By David Urani
On January 27, D.R. Horton (NYSE:DHI) reported its fiscal first quarter 2012 earnings results. The Company reported revenue of $885.6 million, representing an increase of 15.5% year over year and falling slightly short of the $891.6 million consensus estimate, and below our $905.1 million projection. Home closings were up 13% year over year. The average price per home sold was up 3% year over year to $214,700.
On the bottom line, D.R. Horton reported net income of $27.7 million, or $0.09 per share. The result exceeded the $0.05 per share consensus estimate (which we also modeled for). The result included $1.4 million of asset valuation charges. Excluding charges, gross margin was up to 16.8% from 15.6% year over year and from 16.1% sequentially. SG&A expenses went down as a percentage of revenue to 13.5% from 15.6% year over year, largely as a result of the increase in revenue.
New home sales in December were down 2.2% at 307k annually, according to the Census Bureau, and were equal to the October reading. We attribute the decline largely to volatility in the data in the South, which had increased by 14.8% in November and fell back 10.1% in December. At the same time, existing home sales were up 5.0% month to month to the highest level since January at 4.6 million annually. Seasonally adjusted home prices as measured by the Case-Shiller index were down 0.6% month to month in October, and represented the lowest level of the cycle indicating prices are as weak as ever.
D.R. Horton's first quarter showed continued strength as the housing market shows signs of a rebound. Total revenue did come up short of expectations but also remained indicative of an improved demand scenario, up 15.5% year over year. Looking forward, new orders trends were also strong, up 13% year over year, while backlog was up 18%.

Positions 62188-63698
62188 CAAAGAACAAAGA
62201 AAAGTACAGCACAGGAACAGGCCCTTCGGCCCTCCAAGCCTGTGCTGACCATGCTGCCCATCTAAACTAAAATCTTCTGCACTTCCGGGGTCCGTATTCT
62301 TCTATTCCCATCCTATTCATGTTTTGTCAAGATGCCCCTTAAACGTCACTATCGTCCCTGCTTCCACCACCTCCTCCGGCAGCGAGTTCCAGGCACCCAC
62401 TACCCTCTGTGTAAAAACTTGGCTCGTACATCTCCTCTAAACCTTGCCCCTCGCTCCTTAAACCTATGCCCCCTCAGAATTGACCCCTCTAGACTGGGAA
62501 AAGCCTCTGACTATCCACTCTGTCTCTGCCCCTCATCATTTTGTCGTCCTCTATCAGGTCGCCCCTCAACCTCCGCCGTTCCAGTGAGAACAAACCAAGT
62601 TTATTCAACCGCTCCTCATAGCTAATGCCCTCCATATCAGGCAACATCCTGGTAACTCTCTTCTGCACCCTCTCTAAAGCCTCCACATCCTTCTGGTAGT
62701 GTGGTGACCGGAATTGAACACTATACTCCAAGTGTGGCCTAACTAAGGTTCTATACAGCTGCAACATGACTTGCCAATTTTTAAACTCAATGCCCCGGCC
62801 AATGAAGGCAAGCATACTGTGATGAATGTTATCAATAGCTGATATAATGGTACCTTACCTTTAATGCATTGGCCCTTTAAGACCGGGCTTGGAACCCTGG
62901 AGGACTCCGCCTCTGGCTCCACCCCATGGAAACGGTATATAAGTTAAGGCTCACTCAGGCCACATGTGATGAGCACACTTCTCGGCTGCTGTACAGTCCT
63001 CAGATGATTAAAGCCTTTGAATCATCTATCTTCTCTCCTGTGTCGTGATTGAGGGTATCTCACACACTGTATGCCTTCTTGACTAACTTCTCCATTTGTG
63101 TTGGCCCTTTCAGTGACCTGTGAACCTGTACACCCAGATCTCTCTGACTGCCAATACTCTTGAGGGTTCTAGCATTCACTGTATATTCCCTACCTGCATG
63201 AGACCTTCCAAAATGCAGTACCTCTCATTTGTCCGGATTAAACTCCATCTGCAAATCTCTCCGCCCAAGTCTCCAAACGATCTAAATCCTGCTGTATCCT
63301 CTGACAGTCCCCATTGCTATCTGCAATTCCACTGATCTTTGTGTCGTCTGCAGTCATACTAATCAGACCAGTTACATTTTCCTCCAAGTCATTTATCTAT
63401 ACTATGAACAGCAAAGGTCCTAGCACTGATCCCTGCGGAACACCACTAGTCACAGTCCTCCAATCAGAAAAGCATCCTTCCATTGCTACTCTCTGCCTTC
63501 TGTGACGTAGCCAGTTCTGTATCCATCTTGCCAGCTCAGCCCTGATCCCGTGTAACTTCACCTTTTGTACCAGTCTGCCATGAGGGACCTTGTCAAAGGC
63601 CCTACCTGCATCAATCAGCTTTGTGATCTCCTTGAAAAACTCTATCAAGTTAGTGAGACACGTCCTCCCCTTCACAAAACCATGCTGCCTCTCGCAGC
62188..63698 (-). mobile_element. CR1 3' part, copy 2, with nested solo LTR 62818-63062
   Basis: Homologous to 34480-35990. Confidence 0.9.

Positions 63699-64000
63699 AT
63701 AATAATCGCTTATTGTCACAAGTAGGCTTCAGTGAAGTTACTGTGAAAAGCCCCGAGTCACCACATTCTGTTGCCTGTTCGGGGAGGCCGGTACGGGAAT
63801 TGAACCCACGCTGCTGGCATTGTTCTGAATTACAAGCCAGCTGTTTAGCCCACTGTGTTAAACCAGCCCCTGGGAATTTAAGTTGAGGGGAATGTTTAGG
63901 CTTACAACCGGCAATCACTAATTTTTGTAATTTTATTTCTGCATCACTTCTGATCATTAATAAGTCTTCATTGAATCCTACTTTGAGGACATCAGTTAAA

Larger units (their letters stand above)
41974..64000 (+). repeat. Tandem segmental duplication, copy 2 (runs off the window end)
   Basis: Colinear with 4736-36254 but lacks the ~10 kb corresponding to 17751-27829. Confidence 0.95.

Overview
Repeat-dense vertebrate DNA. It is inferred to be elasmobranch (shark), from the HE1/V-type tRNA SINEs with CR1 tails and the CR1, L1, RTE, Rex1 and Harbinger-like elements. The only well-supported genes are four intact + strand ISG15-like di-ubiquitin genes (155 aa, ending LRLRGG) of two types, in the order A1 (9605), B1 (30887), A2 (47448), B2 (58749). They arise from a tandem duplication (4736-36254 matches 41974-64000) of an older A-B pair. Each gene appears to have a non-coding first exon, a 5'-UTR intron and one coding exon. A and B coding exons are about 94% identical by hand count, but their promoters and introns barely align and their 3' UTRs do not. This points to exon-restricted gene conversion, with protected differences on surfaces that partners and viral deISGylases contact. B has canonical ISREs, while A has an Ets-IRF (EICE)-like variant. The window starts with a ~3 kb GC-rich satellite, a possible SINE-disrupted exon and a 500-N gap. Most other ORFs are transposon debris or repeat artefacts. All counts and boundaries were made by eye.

Gross margin was encouraging, being up both year over year and sequentially. We were glad to see that despite signs that the national pricing situation is weak, gross margin was up 70 basis points quarter to quarter. Management cited cost improvements, reduced incentives and decreased development obligations.
D.R. Horton spent $229 million on land, lots and development in the first quarter, with management noting that good opportunities are popping up. Inventory declined by 300 to 10,200 homes quarter to quarter, but the company is actively building up its pipeline in response to growing demand, and expects its finished supply to increase in the quarters ahead. The company ended the quarter with $1 billion of unrestricted cash and equivalents, and with $1.6 billion of debt with the earliest maturity being in May 2013.
We noted after its previous quarterly results that D.R. Horton seemed to be managing its supply conservatively, as it had fewer homes ready to sell than a year ago. That continued to be the case in its fiscal first quarter, and we suspect that is one reason sales didn't quite meet expectations. That being said, the company has been making an effort to build its supply back up and after a round of land purchases, and is set to increase its exposure to the market as properties are developed. Beyond that, D.R. Horton showed a stronger gross margin and lower overhead costs.
Given its increasing revenue potential (on new property investments) and improving profitability metrics, we continue to feel D.R. Horton is on the right track. Given the strong run-up in the stock in the last four months, we are wary of near-term pullbacks. However, we feel any pullbacks may represent good buying opportunities as the stock continues to trade at reasonable valuation multiples.